Then up spoke the Fairy Queen, an angry queen was she
Woe betide her ill-far'd face, an ill death may she die

“Oh, had I known, Tam Lin,” she said, “what this night I did see
I'd have looked him in the eyes and turned him to a tree”

The lyrics are said to have been printed in broadsides as early as the 16th century; the story echoes Peleus's capture of Thetis, the mother of Achilles.

Limited Powers of Government

My guess is that an Executive Order is insufficient for this plan.
Speaking outside the White House Wednesday, Trump told reporters he plans to do away with the Constitutional right, which he called “frankly ridiculous,” through an executive order. This isn’t the first time he’s made that claim: In 2018, he told Axios he had plans to issue an executive order preventing automatic citizenship for the children of non-citizens, including undocumented immigrants, but nothing came of it.

“We’re looking at that very seriously, birthright citizenship, where you have a baby on our land, you walk over the border, have a baby — congratulations, the baby is now a U.S. citizen.”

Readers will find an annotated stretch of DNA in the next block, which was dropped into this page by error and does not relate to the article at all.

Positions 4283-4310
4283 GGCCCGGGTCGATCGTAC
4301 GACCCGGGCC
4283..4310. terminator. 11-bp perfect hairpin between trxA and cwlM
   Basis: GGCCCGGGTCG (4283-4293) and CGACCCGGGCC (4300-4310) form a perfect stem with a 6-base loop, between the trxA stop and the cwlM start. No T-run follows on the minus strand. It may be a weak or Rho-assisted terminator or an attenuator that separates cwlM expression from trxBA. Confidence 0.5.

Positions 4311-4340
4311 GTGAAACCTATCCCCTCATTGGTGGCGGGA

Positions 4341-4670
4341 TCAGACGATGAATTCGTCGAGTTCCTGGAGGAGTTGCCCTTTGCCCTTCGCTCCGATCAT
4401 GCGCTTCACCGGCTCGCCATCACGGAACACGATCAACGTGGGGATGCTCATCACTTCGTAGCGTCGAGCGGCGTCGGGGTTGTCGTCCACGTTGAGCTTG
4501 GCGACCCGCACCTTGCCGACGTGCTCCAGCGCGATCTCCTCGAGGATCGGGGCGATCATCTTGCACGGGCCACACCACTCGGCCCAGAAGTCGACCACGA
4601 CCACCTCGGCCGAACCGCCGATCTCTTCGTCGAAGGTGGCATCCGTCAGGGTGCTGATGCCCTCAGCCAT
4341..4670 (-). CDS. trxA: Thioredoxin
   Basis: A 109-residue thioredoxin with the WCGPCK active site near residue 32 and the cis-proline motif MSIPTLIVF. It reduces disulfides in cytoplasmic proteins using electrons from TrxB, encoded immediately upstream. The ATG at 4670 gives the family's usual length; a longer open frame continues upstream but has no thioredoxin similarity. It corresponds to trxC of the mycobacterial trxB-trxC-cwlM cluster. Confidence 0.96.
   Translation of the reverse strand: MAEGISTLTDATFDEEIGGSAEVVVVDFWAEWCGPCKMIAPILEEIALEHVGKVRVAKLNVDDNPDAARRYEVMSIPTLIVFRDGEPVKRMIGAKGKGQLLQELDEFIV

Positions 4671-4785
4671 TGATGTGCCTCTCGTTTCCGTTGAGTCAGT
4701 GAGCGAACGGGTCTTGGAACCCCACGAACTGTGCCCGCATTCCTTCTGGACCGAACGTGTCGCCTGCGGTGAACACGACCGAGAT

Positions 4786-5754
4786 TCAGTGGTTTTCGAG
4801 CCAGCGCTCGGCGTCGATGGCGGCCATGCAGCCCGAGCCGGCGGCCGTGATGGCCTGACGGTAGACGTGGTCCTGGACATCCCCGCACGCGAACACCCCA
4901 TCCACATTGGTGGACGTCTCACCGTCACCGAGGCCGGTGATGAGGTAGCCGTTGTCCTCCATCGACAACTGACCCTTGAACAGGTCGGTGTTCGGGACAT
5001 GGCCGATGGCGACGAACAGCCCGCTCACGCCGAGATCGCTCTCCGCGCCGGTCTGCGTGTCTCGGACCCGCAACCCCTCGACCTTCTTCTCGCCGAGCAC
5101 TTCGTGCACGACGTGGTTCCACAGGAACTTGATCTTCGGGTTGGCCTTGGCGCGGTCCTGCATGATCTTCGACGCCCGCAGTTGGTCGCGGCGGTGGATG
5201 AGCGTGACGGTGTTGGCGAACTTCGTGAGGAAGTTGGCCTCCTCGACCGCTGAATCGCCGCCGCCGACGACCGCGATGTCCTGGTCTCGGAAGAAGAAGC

That's not a terrible idea, but the power of the pen is not unlimited -- and good that it's not.

Dark Island

Apparently everyone knows this beautiful song but me.  I've never heard it before today.

A Primer on Gory Sounds

It turns out that the horrifying noises accompanying some of the goriest video games come from vegetables. Bell peppers are particularly useful.
A lot of non-gamers might not be aware that Mortal Kombat is still being produced. In the early 90s, the game was at the edge of realistic, digitized violence, and the franchise was so controversial that Congress held hearings about it. Believe it or not, the series has only gotten more violent since then....

The unsung heroes of Mortal Kombat might really be the sound designers who sit in a room for hours, trying to smash household objects, fruits, and vegetables together in a way that sounds like a convincing disembowelment.
I find the irony that these horrible sounds are created by perfectly ordinary salad preparations somewhat amusing, although we might have to rethink just how ironic it really is. Trees have feelings, you know.

Merle Haggard is Cool Again

According to Whitey Morgan (and the '78s). He may be right. I heard a live act do this same bit just Friday, although they weren't hipsters. Whitey does it better though.

Mild language warning for those of you watching this from an office, just at the beginning when he's talking about the hipsters of East Nashville. After that, it's just a solid rendition of "Swinging Doors."